Welcome to today’s guest Danny Scheinmann, author of international bestseller Random Acts of Heroic Love, a book I really enjoyed a few years back. It came as a surprise to see that Danny’s second novel (which has a great premise, by the way) is being crowd-funded on Unbound. I had a feeling there might be an interesting story behind that and it turns out I was right…
I’m going to ask you to do something you’ve never done before and be part of a revolution in publishing, but first let me tell you a story.
In 1992 I lost my girlfriend in a bus crash in Ecuador. As I watched the coffin being lowered in to the ground, I vowed I would build a monument to honour her memory. I thought about the The Taj Mahal; the ultimate temple to lost love, but a marble palace was ever so slightly beyond my price range. What other options were there, apart from the ubiquitous park bench inscription? I decided to write a book and eventually, in 2006, after ten rewrites it was finished.
My little monument to love was rejected by twenty publishers.
They said it would never sell. They had good reason; after all the book contained two strands – one set in the first world war on the Eastern Front, the other in the 1990’s in South America and London. And if that wasn’t confusing enough there were passages about quantum physics and photographs of animals copulating. It didn’t fit in to any genre, there was no precedent for a book of this kind and, on the surface, it looked like the work of a grieving lunatic. The book was called Random Acts of Heroic Love.
By 2007 I had given up hope. I was in Borough Market when my agent, Sophie Hicks, phoned me. “Sit down,” she said. I found a bench. “I’ve got you a deal,” she said. My heart jumped. “From a publisher in Germany.” “Germany?” “It’s a six figure deal.” Thank God she’d told me to sit down.
It was such a big deal that it made news in all the trade press and within 48 hours, my book had sold in five countries before being picked up in the UK by Transworld, Random House.
Jumping forward to February 2009, I presented my publishers with a synopsis for a second novel. I had every reason to feel confident; Random Acts of Heroic Love – the book that would never sell – had by then got to number one on Amazon, sold more than a quarter of a million copies in the UK and been a Richard and Judy pick. I had been shortlisted for a couple of awards and was the top selling debut male author of 2008. My book was being translated into twenty languages. It had been the most spectacular year of my life.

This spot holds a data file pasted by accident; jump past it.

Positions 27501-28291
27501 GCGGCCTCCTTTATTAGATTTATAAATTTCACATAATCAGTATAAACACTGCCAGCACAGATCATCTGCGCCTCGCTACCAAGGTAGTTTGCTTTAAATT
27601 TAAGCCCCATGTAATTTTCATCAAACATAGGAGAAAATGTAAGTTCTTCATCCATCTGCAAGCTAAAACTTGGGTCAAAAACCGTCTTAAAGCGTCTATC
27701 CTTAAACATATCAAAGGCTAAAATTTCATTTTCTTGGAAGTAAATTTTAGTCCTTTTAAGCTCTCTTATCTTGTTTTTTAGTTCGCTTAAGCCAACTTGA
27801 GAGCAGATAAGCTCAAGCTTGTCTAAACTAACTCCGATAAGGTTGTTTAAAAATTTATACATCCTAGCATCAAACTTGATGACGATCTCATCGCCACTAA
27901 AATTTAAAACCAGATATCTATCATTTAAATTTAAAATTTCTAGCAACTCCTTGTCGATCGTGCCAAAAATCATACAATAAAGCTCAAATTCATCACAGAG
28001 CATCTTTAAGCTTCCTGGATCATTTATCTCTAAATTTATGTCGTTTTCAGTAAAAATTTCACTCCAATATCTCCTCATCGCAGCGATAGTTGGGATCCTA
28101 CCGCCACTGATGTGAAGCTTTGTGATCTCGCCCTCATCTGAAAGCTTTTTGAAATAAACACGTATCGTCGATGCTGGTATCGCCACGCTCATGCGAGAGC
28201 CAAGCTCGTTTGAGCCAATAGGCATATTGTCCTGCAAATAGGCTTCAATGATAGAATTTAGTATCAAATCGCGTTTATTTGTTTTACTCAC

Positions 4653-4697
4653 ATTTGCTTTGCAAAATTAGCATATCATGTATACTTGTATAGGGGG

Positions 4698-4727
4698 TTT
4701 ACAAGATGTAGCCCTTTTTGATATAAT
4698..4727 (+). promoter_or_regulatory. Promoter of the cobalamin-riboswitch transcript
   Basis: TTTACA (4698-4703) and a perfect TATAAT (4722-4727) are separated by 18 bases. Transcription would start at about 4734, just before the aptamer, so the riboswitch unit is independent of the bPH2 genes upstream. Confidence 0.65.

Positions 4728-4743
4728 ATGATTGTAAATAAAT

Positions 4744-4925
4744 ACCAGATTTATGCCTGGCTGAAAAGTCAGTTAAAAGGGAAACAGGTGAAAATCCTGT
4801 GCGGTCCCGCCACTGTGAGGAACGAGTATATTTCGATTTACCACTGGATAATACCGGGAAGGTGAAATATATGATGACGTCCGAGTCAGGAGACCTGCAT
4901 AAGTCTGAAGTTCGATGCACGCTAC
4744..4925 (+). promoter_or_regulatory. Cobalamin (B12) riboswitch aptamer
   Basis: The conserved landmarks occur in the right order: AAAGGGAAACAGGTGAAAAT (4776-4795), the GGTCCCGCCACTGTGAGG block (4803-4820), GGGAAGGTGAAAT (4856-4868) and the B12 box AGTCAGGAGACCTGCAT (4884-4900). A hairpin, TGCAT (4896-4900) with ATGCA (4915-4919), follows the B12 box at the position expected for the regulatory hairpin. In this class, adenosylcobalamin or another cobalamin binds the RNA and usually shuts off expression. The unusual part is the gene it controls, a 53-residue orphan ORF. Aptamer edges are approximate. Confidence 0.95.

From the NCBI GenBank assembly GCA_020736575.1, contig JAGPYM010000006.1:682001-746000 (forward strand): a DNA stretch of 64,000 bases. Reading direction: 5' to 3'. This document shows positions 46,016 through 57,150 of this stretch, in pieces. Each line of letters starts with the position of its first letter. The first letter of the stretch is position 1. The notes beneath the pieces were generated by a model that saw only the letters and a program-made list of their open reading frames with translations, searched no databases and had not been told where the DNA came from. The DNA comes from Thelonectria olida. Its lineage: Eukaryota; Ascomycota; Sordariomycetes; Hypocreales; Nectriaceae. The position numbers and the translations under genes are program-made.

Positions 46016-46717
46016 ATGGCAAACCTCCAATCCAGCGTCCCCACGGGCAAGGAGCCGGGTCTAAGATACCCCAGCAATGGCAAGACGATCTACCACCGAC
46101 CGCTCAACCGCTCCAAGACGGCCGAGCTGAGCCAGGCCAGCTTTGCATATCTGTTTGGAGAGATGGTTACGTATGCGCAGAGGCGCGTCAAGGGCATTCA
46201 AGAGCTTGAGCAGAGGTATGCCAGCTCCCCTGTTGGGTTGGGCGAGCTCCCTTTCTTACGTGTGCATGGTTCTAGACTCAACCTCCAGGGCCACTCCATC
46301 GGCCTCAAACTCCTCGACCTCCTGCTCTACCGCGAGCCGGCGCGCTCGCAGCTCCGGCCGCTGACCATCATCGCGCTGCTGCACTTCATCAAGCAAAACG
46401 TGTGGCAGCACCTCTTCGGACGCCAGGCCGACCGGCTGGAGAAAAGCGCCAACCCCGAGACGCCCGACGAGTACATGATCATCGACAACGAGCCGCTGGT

It therefore came as a shock when they told my agent, ‘this is not Danny Scheinmann’s second novel’. I wondered who was writing Danny Scheinmann’s second novel, if not me! The decision was taken by a panel of marketing and sales people. Again I seemed to be writing an ‘unsellable’ book. I had failed to shoehorn my ideas in to a form that was acceptable to the panel. It was also a sign of how much further the power had shifted in publishing houses away from literary editors to marketers. I was told to come back with another idea. It was pretty obvious they wanted me to write my first book all over again. Beware the pressures of success.
I filed away my ill-fated second novel and took a long break. Eventually I started to write again, but this time I didn’t tell a soul. It was a brand new story. How delicious it was to be writing from the heart once more without intervention. And so The Half Life of Joshua Jones was born. It is a book of which I am very proud. It continues my obsession with love in the face of death, which featured in Random Acts. Like my first book it is filled with tales of extraordinary characters and does not sit within one genre. And yet it is very different.